Most people have no idea how much money they spend in a given month. Even worse, some people do not even want to know because their spending is out of control. But no matter how much you make, if you can’t control your spending you’ll never be able to save money, acquire wealth, or retire early. The number of professional sports athletes with multi-million dollar salaries who declare bankruptcy is proof of this.
Why track expenses
I started tracking every penny we spent a few years before we retired. I had two specific reasons:
- To optimize our spending. I could see in what categories we were spending our money and then we could make an informed decision about where we could cut costs. In retirement, I also want to make sure that we aren’t being too frugal and that we don’t underspend our budget.
- To develop an accurate retirement budget based on actual spending. We couldn’t retire until we knew that our investment portfolio would support our budget. Financial advisors often use a rule of thumb that you should aim to replace 70-80% of your income in retirement but this can be wildly inaccurate for the frugal. Based on our actual spending, we developed a retirement budget that is less than a quarter of our gross income while we were working.
Controlling spending is the single most important thing you can do to improve your financial status. It’s even more important than having a high-paying job.
How I track expenses
I simply get receipts for everything I purchase and enter the information manually into a spreadsheet. If I don’t get a receipt, I write myself a note/email on my phone so I remember to enter it later.
In my spreadsheet, I have one sheet for transactions:
I then summarize the transactions by month and category:
I generally use cash basis accounting where I record the date of the expense when I actually pay for it (I charge it to my credit card or the cash leaves my wallet). The only exceptions are for housing and travel where we may pay for expenses far in advance.
If you are not comfortable with spreadsheets, or prefer a little more help, there are lots of alternatives but here are three commonly recommended options:
- Quicken is a personal finance program created by Intuit. It can download your credit card statements and automatically categorize them.
- YNAB (You Need a Budget). I have not personally used YNAB but it gets very good reviews from users. YNAB has a 34 day free trial.
- Mint is an online personal finance software similar to Quicken (and also owned by Intuit). However, I would never use Mint as they require access to your financial accounts and I’m not comfortable giving up passwords.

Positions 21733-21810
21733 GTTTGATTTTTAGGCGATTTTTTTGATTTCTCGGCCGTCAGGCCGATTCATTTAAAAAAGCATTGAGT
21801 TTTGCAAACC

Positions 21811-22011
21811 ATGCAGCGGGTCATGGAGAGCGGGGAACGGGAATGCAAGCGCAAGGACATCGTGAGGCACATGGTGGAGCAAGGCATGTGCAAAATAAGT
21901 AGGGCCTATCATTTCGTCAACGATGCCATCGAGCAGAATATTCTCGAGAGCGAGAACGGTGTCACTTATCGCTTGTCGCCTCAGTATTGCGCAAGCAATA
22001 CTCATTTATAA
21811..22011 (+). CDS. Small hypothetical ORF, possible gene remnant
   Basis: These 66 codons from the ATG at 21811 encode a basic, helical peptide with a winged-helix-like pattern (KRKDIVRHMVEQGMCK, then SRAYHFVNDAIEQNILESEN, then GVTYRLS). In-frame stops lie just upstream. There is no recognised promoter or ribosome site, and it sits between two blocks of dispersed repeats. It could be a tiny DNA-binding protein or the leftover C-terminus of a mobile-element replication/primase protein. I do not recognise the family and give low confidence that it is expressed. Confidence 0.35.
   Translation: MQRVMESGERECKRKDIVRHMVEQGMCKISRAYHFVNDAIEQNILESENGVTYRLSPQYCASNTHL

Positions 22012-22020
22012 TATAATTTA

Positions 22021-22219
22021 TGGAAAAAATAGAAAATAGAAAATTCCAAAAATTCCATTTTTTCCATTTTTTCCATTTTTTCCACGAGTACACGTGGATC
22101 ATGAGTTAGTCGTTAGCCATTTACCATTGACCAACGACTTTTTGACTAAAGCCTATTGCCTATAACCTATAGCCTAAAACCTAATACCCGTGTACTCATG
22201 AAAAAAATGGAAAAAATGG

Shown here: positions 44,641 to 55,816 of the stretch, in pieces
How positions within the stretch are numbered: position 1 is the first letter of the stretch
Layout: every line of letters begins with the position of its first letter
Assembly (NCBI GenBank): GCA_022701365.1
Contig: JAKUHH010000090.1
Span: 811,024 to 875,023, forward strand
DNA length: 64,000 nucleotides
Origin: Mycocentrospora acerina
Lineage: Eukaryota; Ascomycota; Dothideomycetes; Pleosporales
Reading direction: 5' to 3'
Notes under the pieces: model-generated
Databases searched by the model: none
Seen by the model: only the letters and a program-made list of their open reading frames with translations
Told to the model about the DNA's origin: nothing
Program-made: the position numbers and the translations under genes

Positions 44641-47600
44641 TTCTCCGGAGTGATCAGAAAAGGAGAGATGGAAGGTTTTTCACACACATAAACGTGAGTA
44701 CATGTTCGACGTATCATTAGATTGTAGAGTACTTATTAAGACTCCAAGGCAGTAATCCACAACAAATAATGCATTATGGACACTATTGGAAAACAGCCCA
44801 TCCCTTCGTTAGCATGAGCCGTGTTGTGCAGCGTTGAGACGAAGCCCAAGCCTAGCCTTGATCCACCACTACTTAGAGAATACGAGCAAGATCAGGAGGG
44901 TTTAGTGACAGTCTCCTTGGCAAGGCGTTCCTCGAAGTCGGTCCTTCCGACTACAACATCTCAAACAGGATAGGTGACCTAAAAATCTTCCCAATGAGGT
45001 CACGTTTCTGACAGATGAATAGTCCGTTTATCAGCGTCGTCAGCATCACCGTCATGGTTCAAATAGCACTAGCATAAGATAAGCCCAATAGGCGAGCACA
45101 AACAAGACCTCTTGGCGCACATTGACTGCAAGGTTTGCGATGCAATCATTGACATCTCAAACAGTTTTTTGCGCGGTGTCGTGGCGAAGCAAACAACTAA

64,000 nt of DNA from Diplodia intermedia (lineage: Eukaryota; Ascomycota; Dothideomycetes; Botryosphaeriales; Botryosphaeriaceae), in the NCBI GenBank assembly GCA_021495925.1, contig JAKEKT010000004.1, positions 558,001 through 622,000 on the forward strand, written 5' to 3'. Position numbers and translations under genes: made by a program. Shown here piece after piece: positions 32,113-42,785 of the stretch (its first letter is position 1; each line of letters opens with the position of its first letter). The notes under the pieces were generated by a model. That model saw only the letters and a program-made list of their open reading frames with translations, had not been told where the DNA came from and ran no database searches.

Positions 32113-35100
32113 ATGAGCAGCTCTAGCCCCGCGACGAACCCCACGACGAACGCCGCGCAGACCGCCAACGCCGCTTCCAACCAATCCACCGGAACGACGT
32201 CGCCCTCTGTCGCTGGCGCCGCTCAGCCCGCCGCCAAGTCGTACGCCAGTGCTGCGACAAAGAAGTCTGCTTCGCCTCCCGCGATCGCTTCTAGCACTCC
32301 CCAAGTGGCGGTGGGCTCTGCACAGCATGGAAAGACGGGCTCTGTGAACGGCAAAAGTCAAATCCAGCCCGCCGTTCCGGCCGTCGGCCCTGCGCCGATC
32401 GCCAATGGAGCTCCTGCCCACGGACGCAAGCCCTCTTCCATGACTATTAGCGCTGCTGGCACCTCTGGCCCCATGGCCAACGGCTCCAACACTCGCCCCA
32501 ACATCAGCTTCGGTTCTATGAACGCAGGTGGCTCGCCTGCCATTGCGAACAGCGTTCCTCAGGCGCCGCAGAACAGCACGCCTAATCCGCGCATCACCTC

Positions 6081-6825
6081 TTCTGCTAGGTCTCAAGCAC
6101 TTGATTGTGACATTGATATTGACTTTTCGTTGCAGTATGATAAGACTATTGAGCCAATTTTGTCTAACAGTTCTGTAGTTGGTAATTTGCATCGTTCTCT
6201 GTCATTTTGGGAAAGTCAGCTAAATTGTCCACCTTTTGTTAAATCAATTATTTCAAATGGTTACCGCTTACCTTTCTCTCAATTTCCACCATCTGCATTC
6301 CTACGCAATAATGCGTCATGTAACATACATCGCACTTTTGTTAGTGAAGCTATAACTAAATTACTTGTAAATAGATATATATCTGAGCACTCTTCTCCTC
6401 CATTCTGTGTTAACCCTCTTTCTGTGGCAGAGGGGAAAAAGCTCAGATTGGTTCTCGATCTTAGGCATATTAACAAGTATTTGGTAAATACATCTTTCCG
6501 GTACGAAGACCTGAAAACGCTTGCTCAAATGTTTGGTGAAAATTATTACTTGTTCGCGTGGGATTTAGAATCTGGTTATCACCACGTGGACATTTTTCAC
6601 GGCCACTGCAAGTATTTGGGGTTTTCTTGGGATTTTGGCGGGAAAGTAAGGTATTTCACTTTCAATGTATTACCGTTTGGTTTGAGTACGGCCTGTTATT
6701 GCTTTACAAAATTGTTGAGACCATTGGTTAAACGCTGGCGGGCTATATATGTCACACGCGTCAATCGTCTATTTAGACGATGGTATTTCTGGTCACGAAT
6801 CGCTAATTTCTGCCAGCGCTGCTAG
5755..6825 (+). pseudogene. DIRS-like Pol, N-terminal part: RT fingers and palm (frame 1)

Although it’s a little more work, I prefer using a spreadsheet as it gives me complete control over my expense data. I can make whatever summaries or graphs I would like and the data is always easily exportable. However, the most important thing is to pick a method that you can stick with for the long term. You can also minimize the amount of leakage (spending not accounted for) — it’s very easy to miss small cash purchases.
What Categories Should I use to track spending
Below is our current list of categories we use to track expenses. In general, I would start simple and then expand if needed.
Clothes Dry Cleaning
Medical Out of Pocket
Utility Phone Land Line
Utility Cell Kara
Utility Cell Stephen
You’ll notice there are some things that we exclude from our expense tracking spreadsheet:
- Savings – this might be useful to track if you want to reconcile your expenses with your income. We’ve never felt the need for this but it’s not a bad idea.
- Taxes – we haven’t tracked taxes (income/property) closely because we expected them to change drastically (i.e. drop) once we retired. Thus knowing our historical taxes paid would not be useful in retirement planning. However now that we are retired, we may start tracking them once our tax burden stabilizes.
- International Vacations – these tend to be costly and we reserve funds for these separately. While working, we only had limited vacation time and went on an international trip perhaps every other year.
- Investing Expenses – I think this is very important to minimize these expenses and I track the total expense ratio of my investments (mainly ETFs and index funds) separately.
If you want to stop living paycheck to paycheck, reduce your spending, or retire early, tracking your expenditures is a must. Once you get in the habit, it is very easy to do. For us, it was a key part of meeting our early retirement goal.